In June 2016, we received an email from a doctor in California living with Type-1 Diabetes. Gary wanted to know everything about our needle-free device, the Comfort-in™ needle-free injector. Gary was previously using the Medi-Jector until the manufacturer shut down supply. After buying a kit, we quickly learned Gary was extremely happy with his purchase, we asked Gary if we could put his experience into words and below is his insightful reply:
I’m a physician, a pathologist by specialty. I’ve been in private practice for thirty years.
And I’m also an insulin-dependent diabetic.
Yes, doctors get sick, too. Doctors get cancer and die from it. They get hypertension, heart attacks and strokes. They suffer depression and anxiety. And they can become diabetic.
In the autumn of 1986 while I was studying for my board exams I began to develop the typical symptoms of Type 1 diabetes: polyuria, polydipsia and polyphagia. I was urinating frequently and, paradoxically, thirsty all the time. I was losing some weight even though I was eating well. I probably didn’t pay too much attention while preoccupied with such a critical examination. After the exam was over, though, I put two and two together and it finally dawned on me what was happening.
I’ll never forget that Friday morning going into the laboratory where I was in my fellowship and walking over to the urinalysis section. I asked the tech there if they wouldn’t mind doing a spot check on my urine for sugar. The tech pleasantly complied, handing me a cup for a urine specimen. They would drop a small tablet into the specimen. A green color was negative. Yellow to orange was positive. I was quietly stunned and scared when my urine bubbled and turned a violent shade of orange. We tried a second time. Same result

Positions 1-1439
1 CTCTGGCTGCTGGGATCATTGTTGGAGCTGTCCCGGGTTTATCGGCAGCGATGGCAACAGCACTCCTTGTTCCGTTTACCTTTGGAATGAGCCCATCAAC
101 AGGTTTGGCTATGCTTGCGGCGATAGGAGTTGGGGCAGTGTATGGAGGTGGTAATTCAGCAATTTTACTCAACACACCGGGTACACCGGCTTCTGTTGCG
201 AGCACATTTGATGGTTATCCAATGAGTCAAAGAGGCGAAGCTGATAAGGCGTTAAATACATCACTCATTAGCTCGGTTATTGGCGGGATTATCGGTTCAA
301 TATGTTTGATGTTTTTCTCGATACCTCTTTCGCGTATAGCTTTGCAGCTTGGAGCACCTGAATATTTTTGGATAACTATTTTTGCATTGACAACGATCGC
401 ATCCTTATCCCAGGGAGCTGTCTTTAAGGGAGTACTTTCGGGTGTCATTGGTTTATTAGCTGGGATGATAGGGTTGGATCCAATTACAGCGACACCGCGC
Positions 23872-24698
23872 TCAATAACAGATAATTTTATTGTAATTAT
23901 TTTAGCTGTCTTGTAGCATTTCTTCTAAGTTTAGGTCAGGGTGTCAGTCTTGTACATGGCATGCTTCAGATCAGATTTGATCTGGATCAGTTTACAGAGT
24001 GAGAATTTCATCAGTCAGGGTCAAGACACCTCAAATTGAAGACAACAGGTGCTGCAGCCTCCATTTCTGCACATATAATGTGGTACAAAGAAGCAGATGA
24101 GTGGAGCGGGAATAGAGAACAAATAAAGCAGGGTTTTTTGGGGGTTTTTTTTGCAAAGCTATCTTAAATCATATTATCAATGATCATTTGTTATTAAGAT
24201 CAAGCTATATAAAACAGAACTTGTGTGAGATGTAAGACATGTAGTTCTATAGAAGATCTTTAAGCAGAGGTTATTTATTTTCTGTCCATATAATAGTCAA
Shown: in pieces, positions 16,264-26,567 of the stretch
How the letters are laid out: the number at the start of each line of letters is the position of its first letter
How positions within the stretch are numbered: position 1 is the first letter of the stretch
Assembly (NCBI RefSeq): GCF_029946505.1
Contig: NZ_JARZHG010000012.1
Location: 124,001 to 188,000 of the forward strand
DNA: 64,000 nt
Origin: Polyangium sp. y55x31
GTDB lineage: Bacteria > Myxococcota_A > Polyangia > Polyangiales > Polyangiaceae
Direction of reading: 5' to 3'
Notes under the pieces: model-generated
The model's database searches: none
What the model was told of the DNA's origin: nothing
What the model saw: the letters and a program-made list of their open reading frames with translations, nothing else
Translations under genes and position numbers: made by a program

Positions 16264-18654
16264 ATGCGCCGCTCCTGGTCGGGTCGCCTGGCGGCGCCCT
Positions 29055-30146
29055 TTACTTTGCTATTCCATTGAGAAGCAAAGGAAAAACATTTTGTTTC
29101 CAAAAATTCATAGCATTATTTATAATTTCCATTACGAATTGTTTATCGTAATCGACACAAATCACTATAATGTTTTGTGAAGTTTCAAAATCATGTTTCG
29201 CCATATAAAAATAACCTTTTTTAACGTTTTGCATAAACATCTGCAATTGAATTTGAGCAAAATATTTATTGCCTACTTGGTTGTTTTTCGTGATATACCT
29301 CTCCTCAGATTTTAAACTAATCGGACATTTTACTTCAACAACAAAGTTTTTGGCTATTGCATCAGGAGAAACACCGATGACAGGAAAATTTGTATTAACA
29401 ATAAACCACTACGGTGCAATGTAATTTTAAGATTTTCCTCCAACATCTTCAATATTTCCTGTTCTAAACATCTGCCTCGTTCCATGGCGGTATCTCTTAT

I called one of the staff endocrinologists who was also available to hospital employees. He said, “I want to see you in my office right now.”
They had a blood glucose analyzer in his office. A nurse drew my blood and I sat alone in the examining room, waiting. Then the doctor walked in and calmly told me, “Your blood sugar is 447. You have diabetes. You’re going to need insulin for the rest of your natural life.” December 12, 1986 about 2:00 p.m. Not that I’m trying to remember, mind you.
My endocrinologist made me take my very first shot right then and there. I had to take a syringe with a needle and inject myself.
To make a long story short together my endocrinologist and I got my diabetes under superb control. I measure my blood sugar regularly every day and, as a result, I can’t be out of control for more than an hour or so without knowing about it. But I still had to take multiple shots a day. I was now facing a lifetime of needles. You can imagine how I felt.
I was also wrong.
A few months after I was diagnosed I learned there were devices that injected insulin without needles. I later learned that they had already been in existence for many years, that the military used them during World War II to vaccinate large numbers of soldiers. The devices had been refined, miniaturized and were now available to the public.
The various devices on the market all work the same way. An ordinary insulin bottle is mounted into an adapter made by the same manufacturer. The insulin is drawn into a chamber or syringe at the tip of the device. The device itself works using a powerful spring. You press the syringe up against your skin. Then you push a button to release the spring. The insulin is forced out of the syringe at high speed. The insulin will pierce the skin and travel into the subcutaneous fat. Instant injection. No needles required.